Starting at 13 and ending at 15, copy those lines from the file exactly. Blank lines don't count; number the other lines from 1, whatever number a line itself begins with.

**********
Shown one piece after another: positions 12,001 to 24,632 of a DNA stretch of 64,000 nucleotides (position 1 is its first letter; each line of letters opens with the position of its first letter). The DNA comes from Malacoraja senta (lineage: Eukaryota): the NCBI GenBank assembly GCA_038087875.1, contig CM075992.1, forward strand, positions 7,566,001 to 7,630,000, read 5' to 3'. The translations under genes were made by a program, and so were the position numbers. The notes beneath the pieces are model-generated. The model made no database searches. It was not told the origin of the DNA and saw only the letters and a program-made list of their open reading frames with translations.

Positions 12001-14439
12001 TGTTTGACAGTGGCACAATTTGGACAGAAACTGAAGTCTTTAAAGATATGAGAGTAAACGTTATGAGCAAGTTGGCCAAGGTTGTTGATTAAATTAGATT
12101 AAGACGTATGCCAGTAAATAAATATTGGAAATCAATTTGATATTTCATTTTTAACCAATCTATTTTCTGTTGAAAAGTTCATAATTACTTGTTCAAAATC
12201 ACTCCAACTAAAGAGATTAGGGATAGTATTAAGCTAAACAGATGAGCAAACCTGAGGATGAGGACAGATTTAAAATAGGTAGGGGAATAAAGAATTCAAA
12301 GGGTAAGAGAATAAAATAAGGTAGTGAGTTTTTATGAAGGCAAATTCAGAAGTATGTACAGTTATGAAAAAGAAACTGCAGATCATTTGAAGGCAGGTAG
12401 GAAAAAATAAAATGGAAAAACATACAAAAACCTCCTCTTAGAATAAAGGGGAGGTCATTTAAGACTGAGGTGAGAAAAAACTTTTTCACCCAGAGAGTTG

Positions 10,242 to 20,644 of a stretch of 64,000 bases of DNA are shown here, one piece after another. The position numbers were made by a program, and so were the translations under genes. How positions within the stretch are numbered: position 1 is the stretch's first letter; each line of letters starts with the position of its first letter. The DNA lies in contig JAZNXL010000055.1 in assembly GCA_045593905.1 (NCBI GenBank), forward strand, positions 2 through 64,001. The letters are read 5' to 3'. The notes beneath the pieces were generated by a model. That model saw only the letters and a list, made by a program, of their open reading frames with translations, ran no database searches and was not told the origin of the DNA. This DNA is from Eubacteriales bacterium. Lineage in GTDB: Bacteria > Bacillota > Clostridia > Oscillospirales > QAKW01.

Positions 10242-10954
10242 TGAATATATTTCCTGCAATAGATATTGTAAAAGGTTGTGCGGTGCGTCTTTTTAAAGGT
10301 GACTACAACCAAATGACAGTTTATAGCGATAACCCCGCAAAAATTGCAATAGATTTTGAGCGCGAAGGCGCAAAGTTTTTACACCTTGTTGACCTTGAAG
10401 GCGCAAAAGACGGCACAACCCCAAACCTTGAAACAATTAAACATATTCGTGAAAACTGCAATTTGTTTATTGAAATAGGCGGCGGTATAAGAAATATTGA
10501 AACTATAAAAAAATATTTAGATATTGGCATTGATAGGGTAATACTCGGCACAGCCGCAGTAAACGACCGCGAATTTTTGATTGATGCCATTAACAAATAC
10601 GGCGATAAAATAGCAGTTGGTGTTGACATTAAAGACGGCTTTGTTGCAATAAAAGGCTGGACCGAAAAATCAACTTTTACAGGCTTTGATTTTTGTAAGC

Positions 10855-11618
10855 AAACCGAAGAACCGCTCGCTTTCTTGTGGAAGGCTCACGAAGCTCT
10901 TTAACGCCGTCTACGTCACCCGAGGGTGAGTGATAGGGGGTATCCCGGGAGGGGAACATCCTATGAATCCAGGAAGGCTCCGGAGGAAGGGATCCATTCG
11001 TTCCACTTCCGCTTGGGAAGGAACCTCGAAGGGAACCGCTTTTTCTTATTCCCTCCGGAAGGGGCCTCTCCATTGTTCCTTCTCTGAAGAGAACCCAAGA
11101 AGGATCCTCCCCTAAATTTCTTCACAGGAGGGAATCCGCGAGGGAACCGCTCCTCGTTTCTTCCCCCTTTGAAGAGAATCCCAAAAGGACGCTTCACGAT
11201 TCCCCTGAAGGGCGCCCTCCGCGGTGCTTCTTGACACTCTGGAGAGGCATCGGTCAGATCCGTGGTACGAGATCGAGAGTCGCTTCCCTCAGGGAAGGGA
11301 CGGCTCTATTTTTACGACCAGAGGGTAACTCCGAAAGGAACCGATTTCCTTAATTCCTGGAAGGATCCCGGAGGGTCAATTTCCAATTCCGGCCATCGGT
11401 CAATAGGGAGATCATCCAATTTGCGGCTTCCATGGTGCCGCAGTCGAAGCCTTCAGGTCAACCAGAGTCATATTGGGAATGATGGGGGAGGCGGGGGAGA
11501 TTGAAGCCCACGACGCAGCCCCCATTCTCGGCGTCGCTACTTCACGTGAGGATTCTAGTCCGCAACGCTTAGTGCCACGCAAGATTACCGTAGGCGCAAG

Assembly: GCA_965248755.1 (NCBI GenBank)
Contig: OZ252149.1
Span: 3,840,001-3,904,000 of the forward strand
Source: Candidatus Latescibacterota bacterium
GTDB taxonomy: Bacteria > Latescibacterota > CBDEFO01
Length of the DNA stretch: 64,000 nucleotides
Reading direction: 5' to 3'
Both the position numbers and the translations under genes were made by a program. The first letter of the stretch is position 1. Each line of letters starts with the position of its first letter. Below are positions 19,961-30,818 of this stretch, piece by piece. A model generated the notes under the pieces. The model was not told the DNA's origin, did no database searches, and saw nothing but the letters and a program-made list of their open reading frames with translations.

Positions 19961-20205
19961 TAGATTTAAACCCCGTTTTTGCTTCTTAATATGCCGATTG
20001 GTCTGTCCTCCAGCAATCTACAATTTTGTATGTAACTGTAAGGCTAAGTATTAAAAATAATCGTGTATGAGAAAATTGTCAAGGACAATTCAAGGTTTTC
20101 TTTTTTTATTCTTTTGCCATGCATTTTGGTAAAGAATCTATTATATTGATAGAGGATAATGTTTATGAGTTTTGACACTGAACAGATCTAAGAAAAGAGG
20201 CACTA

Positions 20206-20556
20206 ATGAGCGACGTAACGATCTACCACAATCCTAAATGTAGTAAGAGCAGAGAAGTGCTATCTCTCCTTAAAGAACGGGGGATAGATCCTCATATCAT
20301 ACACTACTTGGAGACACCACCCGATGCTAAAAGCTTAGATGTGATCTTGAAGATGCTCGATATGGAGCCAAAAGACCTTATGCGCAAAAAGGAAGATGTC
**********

10501 AACTATAAAAAAATATTTAGATATTGGCATTGATAGGGTAATACTCGGCACAGCCGCAGTAAACGACCGCGAATTTTTGATTGATGCCATTAACAAATAC
10601 GGCGATAAAATAGCAGTTGGTGTTGACATTAAAGACGGCTTTGTTGCAATAAAAGGCTGGACCGAAAAATCAACTTTTACAGGCTTTGATTTTTGTAAGC

Positions 10855-11618